What Clues to Watch for Early on Election Night
Tonight, media outlets will be consumed by the presidential election, breathlessly searching for trends to report.
As a consequence, keeping up with the race for control of the Senate and House will require a little patience.
But just as early presidential results often offer clues to the ultimate outcome (“As X Goes, So Goes the Nation”), early House and Senate numbers could also be telling.
“Early on we’ll have a sense of what’s happening, especially in races with vulnerable incumbents,” said Greg Speed, communications director for the Democratic Congressional Campaign Committee.
Polls close the earliest in two states that take in both the Eastern and Central time zones: Indiana and Kentucky. So shortly after 7 p.m. in the East, we may know whether Sen. Jim Bunning (R-Ky.) has survived some final-month stumbles and withstood the late rush by his Democratic challenger, state Sen. Dan Mongiardo.
The final weeks of the Bluegrass State Senate race have been so bizarre — punctuated by whispers that Bunning is no longer fit for office and that Mongiardo is gay — that the result probably won’t say much about national trends. But it will at least strengthen (or weaken) Democrats’ long-shot hopes of taking back the Senate.
House races in those neighboring states are also worth watching. Three-term Rep. Baron Hill (D-Ind.) is facing a tough rematch with trucking executive Mike Sodrel (R), whom he defeated by 5 points in 2002. Democrats hold out hope that former Boston Celtics scout Jon Jennings (D) can knock off Rep. John Hostettler (R) in Indiana’s “Bloody 8th.” And in Kentucky’s 4th district, the open-seat race between former TV commentator Nick Clooney (D) and businessman Geoff Davis (R) appears to be a true tossup.
All politics is local, but if any sort of trend develops in these three races — especially if Jennings pulls an upset — something may be happening out there.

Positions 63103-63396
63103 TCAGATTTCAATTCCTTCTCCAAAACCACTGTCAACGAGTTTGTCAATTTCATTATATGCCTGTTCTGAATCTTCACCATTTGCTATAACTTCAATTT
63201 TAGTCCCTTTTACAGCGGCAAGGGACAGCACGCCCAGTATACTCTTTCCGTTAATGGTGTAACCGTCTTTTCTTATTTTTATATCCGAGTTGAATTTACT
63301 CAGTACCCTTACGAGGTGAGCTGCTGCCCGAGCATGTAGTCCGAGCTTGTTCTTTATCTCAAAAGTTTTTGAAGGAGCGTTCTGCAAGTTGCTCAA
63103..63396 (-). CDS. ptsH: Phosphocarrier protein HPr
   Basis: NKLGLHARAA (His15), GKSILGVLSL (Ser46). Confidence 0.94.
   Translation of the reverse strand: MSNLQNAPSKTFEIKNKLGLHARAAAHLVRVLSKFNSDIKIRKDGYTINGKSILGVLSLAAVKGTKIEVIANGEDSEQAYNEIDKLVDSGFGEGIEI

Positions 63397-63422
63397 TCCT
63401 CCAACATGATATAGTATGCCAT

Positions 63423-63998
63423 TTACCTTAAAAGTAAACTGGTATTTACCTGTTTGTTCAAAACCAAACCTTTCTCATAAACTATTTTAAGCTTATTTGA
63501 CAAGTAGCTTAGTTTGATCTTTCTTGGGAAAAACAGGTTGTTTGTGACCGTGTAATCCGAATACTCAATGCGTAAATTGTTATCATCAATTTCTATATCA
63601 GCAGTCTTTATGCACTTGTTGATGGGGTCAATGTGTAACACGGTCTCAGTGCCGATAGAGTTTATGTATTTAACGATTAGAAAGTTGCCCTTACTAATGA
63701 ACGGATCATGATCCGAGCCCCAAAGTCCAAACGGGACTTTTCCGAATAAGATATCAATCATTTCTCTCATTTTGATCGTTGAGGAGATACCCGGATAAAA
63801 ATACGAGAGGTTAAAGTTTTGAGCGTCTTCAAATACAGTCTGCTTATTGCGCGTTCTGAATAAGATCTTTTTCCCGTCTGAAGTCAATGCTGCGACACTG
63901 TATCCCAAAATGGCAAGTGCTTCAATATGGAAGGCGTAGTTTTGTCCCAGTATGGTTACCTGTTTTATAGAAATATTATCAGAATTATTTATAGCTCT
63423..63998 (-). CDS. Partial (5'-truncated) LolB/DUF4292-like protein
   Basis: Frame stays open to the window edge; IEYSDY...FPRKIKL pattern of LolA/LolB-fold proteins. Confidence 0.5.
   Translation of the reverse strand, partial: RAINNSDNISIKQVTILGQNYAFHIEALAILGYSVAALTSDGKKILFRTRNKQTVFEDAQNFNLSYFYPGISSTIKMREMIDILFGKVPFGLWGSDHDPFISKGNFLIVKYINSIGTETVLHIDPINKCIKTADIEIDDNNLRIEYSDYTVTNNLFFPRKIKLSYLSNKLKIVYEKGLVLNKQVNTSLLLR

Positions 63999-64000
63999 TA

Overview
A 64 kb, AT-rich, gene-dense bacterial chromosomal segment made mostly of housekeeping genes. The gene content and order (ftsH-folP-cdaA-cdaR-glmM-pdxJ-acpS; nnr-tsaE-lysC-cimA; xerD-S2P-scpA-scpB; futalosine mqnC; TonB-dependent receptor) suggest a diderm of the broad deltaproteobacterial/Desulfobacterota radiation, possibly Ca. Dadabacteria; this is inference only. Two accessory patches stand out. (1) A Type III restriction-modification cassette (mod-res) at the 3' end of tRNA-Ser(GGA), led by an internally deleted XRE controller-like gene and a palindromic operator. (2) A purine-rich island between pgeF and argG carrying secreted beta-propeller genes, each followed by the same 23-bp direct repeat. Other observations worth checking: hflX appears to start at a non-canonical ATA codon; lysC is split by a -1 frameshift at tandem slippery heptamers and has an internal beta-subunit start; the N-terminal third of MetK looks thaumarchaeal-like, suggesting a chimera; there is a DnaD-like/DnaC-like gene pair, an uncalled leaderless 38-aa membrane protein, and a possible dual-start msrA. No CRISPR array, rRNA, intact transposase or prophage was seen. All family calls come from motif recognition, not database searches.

A Hill loss would be troubling to Democrats. On the other hand, if Clooney wins the race to replace retiring Rep. Ken Lucas (D), Democrats will be ecstatic — but it could be an anomaly. Although it is a Republican district — George W. Bush took 61 percent of the vote there in 2000 — the media-savvy Clooney has proved to be a stronger campaigner than Davis, who lost to Lucas in 2002.
Polls close in the Northern Kentucky 4th district at 6 p.m. Eastern time, so it could be the first competitive House race to report results.
But Carl Forti, communications director at the National Republican Congressional Committee, said Connecticut is the place House Republicans will be nervously watching early. There, two Republican incumbents — Reps. Christopher Shays and Rob Simmons — are in some trouble, largely due to the strong Democratic turnout anticipated for the White House vote.
If one or both of them lose, it could portend a long night for the GOP. But then again, the Nutmeg State is expected to vote so overwhelmingly for Sen. John Kerry (D-Mass.) in the presidential contest that it, too, could prove to be an anomaly.
“We’re going to watch our incumbents and see how they do and then we’ll be watching for the open seats — starting on the East Coast and moving west,” Forti said.
Other potentially significant early contests are in Georgia’s 12th district, where polls close at 7 p.m. EST, and in Virginia’s open-seat 2nd district, where voting also ends at 7 p.m.
In Georgia, freshman Rep. Max Burns has been considered the most vulnerable House Republican for most of the cycle, but Athens-Clarke County Commissioner John Barrow (D) has struggled to put the race away.
Republicans are slightly favored in the late-breaking battle to replace Rep. Ed Schrock (R) in Virginia’s Tidewater area, but a victory there for Democrat David Ashe would provide a boost for the minority party.
Democrats also have high hopes of knocking off Reps. Phil Crane (Ill.) and Heather Wilson (N.M.). Polls close at 8 p.m. EST in the Land of Lincoln and at 9 p.m. EST in the Land of Enchantment.
The fate of the “Texas Five” — the Democratic Members targeted for extinction by the GOP’s re-redistricting — won’t be known until after 8 p.m. Eastern time, when polls close in the Lone Star State. (A portion of West Texas is in the Mountain Time Zone, meaning polls there won’t close until 9 p.m. in the East, but none of the hottest races is there.)
Whatever trends the early House results reveal, control of the chamber is not expected to flip in the 109th Congress. Control of the Senate, however, is a much more open question.
After Kentucky, heading from East to West, poll closing times in the states with the most competitive Senate races are: 7 p.m. EST (South Carolina); 7:30 p.m. EST (North Carolina); 8 p.m. EST (Florida, which is split between two time zones, and Oklahoma); 9 p.m. EST (Colorado, Louisiana and South Dakota); and, finally, 1 a.m. EST Wednesday (Alaska).
Some of these races are so close that the final results may not be known until much, much later.